Wall Street watchdog's board approves broker bonus disclosure plan

Thu Sep 19, 2013 4:10pm EDT
 
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By Suzanne Barlyn

(Reuters) - The Financial Industry Regulatory Authority's board has approved a measure that would require brokers to tell certain clients about compensation they receive when they switch firms, the regulator said on Thursday.

The board has authorized FINRA to send the proposal to the U.S. Securities and Exchange Commission, which must review and approve all changes to FINRA's rules.

Disclosing a hefty bonus would inform investors of a conflict of interest their brokers may have when they ask clients to switch firms along with them, according to Richard Ketchum, FINRA's chief executive.

Switching firms could be costly to investors, who may have to sell certain securities, such as brokerage-branded mutual funds, that are not available through their broker's new firm, he has said.

"This proposal is about making sure the customer can make a fully informed decision to follow a broker to a new firm and understand the costs associated with transferring his or her account," Ketchum said in a statement.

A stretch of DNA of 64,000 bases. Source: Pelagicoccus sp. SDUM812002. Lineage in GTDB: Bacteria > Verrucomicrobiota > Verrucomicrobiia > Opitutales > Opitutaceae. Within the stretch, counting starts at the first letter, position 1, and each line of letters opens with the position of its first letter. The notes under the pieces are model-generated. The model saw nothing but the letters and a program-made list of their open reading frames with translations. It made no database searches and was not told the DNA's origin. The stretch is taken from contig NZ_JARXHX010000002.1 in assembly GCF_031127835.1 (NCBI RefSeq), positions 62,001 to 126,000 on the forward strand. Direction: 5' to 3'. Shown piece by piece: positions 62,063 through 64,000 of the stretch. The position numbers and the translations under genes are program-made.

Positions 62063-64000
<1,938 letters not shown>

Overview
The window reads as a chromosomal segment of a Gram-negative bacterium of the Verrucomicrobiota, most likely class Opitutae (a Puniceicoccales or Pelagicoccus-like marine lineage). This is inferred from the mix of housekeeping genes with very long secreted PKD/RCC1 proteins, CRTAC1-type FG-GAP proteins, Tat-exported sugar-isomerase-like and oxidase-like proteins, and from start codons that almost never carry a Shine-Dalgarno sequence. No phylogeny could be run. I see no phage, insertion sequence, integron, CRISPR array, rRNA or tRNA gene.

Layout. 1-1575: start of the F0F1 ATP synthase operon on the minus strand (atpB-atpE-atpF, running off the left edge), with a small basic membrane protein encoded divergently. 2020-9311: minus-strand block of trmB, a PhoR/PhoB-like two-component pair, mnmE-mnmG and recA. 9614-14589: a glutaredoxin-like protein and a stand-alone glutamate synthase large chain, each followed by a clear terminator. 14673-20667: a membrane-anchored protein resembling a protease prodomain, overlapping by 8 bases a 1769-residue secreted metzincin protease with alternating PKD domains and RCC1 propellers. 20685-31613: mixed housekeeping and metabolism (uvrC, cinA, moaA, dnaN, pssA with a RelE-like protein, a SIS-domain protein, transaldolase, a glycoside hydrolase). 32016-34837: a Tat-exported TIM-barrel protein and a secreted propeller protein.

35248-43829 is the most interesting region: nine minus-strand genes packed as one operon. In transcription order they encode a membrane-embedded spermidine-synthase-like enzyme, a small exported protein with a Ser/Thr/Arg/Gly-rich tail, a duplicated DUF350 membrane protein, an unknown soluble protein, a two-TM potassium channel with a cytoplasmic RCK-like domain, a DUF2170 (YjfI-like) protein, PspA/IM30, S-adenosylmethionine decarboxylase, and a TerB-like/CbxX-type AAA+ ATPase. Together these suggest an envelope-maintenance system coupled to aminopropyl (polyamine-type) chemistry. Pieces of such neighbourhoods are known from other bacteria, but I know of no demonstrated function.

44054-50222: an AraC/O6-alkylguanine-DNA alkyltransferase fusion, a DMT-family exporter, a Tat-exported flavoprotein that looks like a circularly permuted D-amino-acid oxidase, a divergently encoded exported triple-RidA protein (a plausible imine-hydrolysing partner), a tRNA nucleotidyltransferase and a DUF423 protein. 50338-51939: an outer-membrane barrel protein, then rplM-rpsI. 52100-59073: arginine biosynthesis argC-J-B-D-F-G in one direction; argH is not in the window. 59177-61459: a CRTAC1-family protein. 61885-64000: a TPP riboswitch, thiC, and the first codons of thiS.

Firms would also be required to report to FINRA significant increases in total compensation paid to newly recruited brokers during their first year. FINRA will use information in industry-wide examinations to look for certain sales abuses that may be motivated by a broker's compensation increase.

The trigger for reporting would be an expected increase of 25 percent or $100,000 over the prior year's compensation, whichever is greater.

The disclosure requirement would apply to recruitment compensation - including signing bonuses - of $100,000 or more, and to future payments contingent on performance criteria.   Continued...

 
Snow falls outside the New York Stock Exchange during a winter storm in New York February 26, 2010. REUTERS/Chip East